The angels themselves are prey to this blindness. ‘Driven out of Abraham’s house,’ Levinas writes, “Hagar and Ishmael wandered in the desert. When their water supply was spent, God opened Hagar’s eyes and she saw a well and gave drink to her dying son” [...]. So far, nothing abnormal, and we wouldn’t expect anything less from a God who is The Good. Still, this generosity aroused some reproach from the divine counselors (or bad aeons) that are the angels: they see farther than the ends of their noses and are acquainted with the ruses of history: “The angels protested: Wilt Thou bring up a well for one who will one day make Israel suffer?” God undoes the Hegelian trap: “What does the end of history matter, says the eternal. I judge each for what he is now and not for what he will become.” Even God does not and should not know the totality of events. It would be unjust were He to take into consideration what he is now and not for what he will become (*The Differend* 109).

For Lyotard’s Levinas, obligation is that which puts one in a relationship to the Other where one must hear and yet not understand a message, and through this refusal of understanding bear witness to expression itself as it founds the relationship between selves and the Divine and turns selves towards moral obligations and responsibilities among other beings. As Lyotard’s and Levinas’ texts bear out, this sublime temporality of witness is a terrifying one. Additionally, I have read somewhere (and since I have not been able to locate where I wonder if I didn’t imagine it) that it took Newman an unusually long time to finish painting the zip of *Abraham*. Was the completion of his painting deferred for fear of his subject matter? Whether I have remembered this fact correctly or imagined it, Newman’s painting may embody the event of Abraham suspended in the immemorial ‘not-yet’ of his sacrifice, and attest the inhuman willingness to heed the address of the Other his sacrifice entails. When Lyotard writes that “obligation is a modality of time rather than of space and its organ is the ear rather than the eye” (*The Inhuman* 81), the object of his critique are artworks that would represent pictorially rather than provide an aural witnessing-experience of the relationship of obligation, experiences by which one opens to an instant which holds its actors in sufferance by the fact that it is occurring in a duration paradoxically arrived and not-yet. Through an attunement to such calls, to *the* Call that repeats itself in the non-repetitive interruption of a time beyond and yet breaking into time, one is offered to a mode of reception and address ethical insofar as it is beyond the understanding of either the speaker or the listener.

Lyotard’s post-Levinasian instant of ethical obligation is a moment that interrupts the moral-social that it may return one to the social potentialized towards renewed moral responsiveness and action. And these wanderings through Lyotard’s and Levinas’ texts and Newman’s painting, I hope may return us to Matta-Clark’s photograph in its relation to his work as a whole – work that consistently places its viewer-witnesses among the most urgent social problems of the artist’s era.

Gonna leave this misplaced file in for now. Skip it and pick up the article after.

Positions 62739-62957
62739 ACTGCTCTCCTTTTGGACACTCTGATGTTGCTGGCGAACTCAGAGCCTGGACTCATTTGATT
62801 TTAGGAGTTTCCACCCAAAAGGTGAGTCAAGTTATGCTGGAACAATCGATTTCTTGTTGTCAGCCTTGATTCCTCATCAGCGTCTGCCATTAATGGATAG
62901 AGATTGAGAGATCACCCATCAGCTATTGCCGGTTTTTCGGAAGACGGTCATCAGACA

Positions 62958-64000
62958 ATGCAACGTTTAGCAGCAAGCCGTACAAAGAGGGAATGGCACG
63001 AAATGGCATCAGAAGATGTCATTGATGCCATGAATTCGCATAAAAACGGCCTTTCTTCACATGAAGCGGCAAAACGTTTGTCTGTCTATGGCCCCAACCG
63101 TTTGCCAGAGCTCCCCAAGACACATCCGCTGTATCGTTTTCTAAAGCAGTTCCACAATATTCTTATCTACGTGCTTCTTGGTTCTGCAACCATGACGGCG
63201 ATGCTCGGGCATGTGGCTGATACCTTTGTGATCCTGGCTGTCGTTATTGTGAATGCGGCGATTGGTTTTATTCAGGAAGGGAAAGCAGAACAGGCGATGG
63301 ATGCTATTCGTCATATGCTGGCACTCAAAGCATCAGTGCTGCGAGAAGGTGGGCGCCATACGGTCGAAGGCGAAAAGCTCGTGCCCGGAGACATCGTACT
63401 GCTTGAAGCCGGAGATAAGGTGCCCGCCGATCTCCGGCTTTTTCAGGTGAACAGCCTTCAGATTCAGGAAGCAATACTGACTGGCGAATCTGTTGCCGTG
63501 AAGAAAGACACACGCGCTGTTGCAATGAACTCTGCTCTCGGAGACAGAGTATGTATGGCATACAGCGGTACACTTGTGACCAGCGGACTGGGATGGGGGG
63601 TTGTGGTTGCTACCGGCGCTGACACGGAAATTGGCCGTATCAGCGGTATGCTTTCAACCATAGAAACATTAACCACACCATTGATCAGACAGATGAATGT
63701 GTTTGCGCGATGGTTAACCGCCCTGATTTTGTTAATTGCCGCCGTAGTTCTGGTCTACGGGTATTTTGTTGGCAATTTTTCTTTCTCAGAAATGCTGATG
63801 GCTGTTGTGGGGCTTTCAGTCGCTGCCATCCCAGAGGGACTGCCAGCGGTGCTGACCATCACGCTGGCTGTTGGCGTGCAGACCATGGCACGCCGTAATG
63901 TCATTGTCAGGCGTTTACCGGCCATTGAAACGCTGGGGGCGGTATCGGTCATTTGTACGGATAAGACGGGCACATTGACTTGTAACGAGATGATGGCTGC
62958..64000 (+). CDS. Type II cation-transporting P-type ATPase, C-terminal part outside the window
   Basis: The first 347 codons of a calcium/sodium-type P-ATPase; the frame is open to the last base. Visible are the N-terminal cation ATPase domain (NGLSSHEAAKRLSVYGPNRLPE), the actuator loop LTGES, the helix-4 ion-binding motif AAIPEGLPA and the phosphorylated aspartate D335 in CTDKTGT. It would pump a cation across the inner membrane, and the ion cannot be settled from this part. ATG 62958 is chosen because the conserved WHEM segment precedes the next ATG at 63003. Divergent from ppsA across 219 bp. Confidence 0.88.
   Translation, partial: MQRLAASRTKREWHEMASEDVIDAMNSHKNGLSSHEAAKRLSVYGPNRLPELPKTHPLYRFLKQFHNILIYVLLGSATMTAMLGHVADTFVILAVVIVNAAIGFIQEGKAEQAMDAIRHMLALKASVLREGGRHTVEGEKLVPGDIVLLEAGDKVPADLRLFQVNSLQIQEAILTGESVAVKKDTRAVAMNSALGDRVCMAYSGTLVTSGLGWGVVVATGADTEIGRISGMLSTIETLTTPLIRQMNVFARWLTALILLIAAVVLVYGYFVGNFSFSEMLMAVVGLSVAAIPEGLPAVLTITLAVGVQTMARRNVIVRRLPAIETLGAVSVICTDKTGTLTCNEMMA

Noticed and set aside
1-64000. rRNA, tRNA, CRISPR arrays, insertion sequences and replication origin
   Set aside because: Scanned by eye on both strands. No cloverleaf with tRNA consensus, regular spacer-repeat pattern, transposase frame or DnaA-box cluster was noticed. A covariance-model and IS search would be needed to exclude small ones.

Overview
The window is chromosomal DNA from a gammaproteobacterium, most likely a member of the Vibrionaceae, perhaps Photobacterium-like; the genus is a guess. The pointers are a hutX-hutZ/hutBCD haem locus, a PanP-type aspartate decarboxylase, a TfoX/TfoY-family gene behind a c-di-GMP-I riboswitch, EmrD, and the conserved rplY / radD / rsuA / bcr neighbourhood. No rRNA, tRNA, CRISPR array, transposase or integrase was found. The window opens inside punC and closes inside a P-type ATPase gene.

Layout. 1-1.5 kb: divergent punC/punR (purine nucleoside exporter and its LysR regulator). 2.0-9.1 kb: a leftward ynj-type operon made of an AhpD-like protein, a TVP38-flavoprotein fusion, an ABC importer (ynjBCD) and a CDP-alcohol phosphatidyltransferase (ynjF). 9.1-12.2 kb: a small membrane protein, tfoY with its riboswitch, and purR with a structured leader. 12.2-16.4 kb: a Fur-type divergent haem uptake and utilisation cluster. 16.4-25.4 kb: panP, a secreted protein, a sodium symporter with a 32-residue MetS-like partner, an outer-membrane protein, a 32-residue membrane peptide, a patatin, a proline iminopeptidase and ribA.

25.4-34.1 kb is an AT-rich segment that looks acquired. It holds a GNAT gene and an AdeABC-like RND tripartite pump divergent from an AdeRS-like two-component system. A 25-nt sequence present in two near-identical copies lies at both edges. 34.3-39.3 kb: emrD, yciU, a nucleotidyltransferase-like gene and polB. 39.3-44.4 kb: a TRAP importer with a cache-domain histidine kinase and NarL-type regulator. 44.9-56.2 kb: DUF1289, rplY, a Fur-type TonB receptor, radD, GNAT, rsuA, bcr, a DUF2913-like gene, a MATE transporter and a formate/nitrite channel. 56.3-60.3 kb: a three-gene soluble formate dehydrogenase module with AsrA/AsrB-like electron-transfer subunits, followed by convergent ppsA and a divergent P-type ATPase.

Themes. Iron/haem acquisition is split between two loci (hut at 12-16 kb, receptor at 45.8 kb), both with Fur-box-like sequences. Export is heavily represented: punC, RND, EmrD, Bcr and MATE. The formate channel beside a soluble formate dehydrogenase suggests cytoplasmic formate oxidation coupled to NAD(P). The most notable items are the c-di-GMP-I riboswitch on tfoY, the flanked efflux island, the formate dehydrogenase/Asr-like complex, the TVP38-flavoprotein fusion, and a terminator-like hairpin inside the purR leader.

The specific problem *Splitting*’s context holds is one of (sub)urban planning in its relation to economic and racial inequality. The house of *Splitting*, however it may have been received aesthetically by the artist’s closest circle (who were the only people other than his collaborators to see the work before it was demolished), and however sublimely it may exist for the viewer in surviving photo-documents, was a quite actual, if not historical, place to the African-American family who were the house’s last occupants.

I can not help but read Matta-Clark’s zip-like photograph of what must have been the interior of the living-room of the house as a photographic instance that attunes its viewer towards the inhospitableness of a society that would not provide better for its citizens by offering more equitable dwellings for all. As Jacques Derrida recognizes in his eulogy for Levinas, *Adieu*, such an inhospitableness attests to the persistent injustices of all societies that would continually turn-away (and turn away from) those within and without its boundaries bereft of homeland, domicile, identity and dwelling; concomitantly, such inhospitality attests to a society’s inability to make of itself an other, a self that would not welcome its own othernesses constitutive of movement, becoming and mobile identity – the ability to continually translate boundaries, to turn inside-out and outside-in, to be fluidly exterior and interior, beginning (archic) and beginningless (an-archic). Such an anarchism may also be recognized in the mobile interiors of Matta-Clark’s architectual subtractions wherein one moves constantly within spaces made porous to themselves and to what would otherwise remain outside them – those Matta-Clark himself, in a series of 1973 letters to friends, referred to playfully as part of a larger project towards *anarchitecture*.